Navigating Social Media As A Micro Influencer: Late Nights & Finding My Voice
To influence or not to influence, to share or not to share, to continue or to give up, these are the questions that run through my mind as I navigate through the saturated space of social media.
By Racheal Bola-Keji
Being an influencer is not easy and it remains a fairly new work phenomenon. Although it's often underestimated by some, who are still yet to understand the craft, it’s undeniable that it has become of great benefit to both businesses and individual brands.
It's true what they say, anyone can be an influencer, and in some way, we all have influence. But being a social media influencer can come with the baggage of imposter syndrome, the pressure to please others, and being online 24/7.
So it's not a surprise when I hear some people say they can't handle the weight of being an influencer - the truth is it can be a lot to carry.
I recently interviewed Zimbabwean travel vlogger, Tanaka Travels, who has a following of 14K on Instagram and a youtube video reaching thousands of views a month. She's managed to bag brand deal after brand deal all while working a 9-5.
We discussed a variety of topics - from her journey to becoming an influencer, common misconceptions and the mental strain of being in the 'public eye' all the time.
Here I Break Down What I Learnt From Her And Provide My Own Analysis
Q: Why did you want to become a travel influencer?
Tanaka Travels: “For me, it was my friends and my manager that prompted me to start a travel blog in March 2017. I have always loved travelling and capturing my experiences, so I created my website. Travel can be affordable and being a student at the time, that is what I wanted to highlight.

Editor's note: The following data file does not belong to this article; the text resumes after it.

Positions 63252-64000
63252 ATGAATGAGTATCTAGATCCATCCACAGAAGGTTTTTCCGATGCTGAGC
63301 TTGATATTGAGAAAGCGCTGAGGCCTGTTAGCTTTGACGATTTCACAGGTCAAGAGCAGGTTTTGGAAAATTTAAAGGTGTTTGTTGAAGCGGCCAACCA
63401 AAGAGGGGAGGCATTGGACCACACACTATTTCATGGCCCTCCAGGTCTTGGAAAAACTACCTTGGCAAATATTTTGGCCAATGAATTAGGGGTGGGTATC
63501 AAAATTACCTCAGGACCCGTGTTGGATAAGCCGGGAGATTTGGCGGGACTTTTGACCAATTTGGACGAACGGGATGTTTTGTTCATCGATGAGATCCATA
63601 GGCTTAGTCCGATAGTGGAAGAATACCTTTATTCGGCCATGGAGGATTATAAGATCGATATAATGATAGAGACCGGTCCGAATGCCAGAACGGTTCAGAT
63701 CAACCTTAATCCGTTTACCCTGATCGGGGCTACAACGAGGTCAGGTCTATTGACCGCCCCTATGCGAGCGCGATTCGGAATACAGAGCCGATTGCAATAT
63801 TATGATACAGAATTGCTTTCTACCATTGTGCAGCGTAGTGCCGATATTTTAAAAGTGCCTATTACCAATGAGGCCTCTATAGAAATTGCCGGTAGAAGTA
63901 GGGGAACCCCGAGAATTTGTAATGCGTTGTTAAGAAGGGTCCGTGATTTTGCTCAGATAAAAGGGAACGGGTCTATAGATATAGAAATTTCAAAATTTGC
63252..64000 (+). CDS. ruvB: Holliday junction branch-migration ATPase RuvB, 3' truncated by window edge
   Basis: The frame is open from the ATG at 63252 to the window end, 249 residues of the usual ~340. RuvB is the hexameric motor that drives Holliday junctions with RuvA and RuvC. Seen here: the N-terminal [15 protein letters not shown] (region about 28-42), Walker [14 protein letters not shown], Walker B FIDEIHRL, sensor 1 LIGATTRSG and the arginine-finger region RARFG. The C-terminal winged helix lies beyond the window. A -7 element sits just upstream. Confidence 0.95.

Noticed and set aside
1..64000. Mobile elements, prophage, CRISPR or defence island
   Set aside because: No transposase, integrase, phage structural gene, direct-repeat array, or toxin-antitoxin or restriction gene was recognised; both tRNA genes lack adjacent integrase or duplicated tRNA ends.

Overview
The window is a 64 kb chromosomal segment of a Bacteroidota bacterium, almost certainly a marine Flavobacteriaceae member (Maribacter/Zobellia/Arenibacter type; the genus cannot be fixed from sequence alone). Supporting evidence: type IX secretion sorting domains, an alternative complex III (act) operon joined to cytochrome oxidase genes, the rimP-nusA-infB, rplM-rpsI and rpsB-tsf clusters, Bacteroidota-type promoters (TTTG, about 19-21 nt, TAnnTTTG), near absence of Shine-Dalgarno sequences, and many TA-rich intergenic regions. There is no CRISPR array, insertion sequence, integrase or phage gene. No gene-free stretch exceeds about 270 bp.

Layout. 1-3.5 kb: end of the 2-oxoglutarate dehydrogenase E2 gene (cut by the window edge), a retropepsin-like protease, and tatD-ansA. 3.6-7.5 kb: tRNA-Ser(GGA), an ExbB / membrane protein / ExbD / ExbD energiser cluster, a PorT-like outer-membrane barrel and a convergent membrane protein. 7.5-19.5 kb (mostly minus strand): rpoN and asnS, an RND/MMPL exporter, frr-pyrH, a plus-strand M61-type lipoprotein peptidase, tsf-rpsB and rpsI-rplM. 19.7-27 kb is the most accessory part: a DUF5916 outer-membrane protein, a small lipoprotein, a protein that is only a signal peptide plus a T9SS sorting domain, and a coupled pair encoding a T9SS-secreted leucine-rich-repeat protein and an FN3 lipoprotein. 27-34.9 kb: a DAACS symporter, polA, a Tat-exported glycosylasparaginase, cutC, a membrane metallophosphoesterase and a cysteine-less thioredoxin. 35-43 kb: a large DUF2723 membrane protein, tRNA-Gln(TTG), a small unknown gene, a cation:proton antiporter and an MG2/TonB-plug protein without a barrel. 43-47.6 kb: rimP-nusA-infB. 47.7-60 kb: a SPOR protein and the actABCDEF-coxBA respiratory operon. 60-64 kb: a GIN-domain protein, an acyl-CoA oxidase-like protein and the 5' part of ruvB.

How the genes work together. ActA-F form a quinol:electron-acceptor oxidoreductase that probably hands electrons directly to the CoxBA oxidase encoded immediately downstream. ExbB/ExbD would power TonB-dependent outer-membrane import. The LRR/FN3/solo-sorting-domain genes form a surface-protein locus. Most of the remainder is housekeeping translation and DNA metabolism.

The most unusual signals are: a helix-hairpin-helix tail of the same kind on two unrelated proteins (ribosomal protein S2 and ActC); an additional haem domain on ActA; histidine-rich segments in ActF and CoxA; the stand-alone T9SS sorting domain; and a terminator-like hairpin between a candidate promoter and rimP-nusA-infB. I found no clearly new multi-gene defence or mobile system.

Deciding whether or not to get into the social media space is definitely the most exciting experience - saying 'yes this is what I want to do' and going for it, is the precedent of the start up. Creating the page, coming up with a brand name, and the support from friends pushes you to go full swing.
However after that initial excitement comes the refining stage - figuring out your niche, the aesthetics of your socials, and the type of content you want to create.
This stage is just as important as the first decision because it's all about forming your social media presence and figuring out what your area of expertise is.
Q: Do you think having a niche market helped you grow on social media?
Answer: “Absolutely! I feel like it is important to focus on what your strengths and weaknesses are. For me of course I love to travel, but more specifically budget travelling. That is what I am good at so I choose to focus on those two things. Also spreading yourself thin can reduce the quality of your content so you won’t find me trying to be a skin care expert.”
Finding your voice can be tricky as an influencer but evidently it's all about being true to yourself and following what you are passionate about. The desire to be everything at once: a fashion, skincare, motivational, fitness influencer can be tempting but quality content comes from having a niche. Being a micro influencer, this is something I learnt quite early on and adapted to quickly.
Tanaka speaks on having a love for budget travelling and staying focused on emulating that within her content. Although influencing has sadly become heavily linked to revenue, to me, influencing should be more than that.
The genuinity of influencing is being lost to financial gain, when it should be about wanting to aid and assist the community.
People may think that influencing is just about posting pictures, but there is so much backstage hassle that isn’t broadcasted.
What many don’t see is the preparation behind the content: the setup, the late-night editing, the strategic marketing and so forth. Regardless, people tend to judge influencer’s from a lack of knowledge and understanding.
What are misconceptions you hear the most about influencing?
Answer : “You just dress up and take a picture… A lot of thought goes into my location and outfit, it is all about creating a visual experience. So to downplay it as you just waking up and taking a picture is like no! Another misconception is that the assumption that I go everywhere for free or like influencers are entitled. Some of the places that I do post or share, I have actually paid for that experience. I think overall people just think that it is an easy way of life but it is not, it is time consuming.”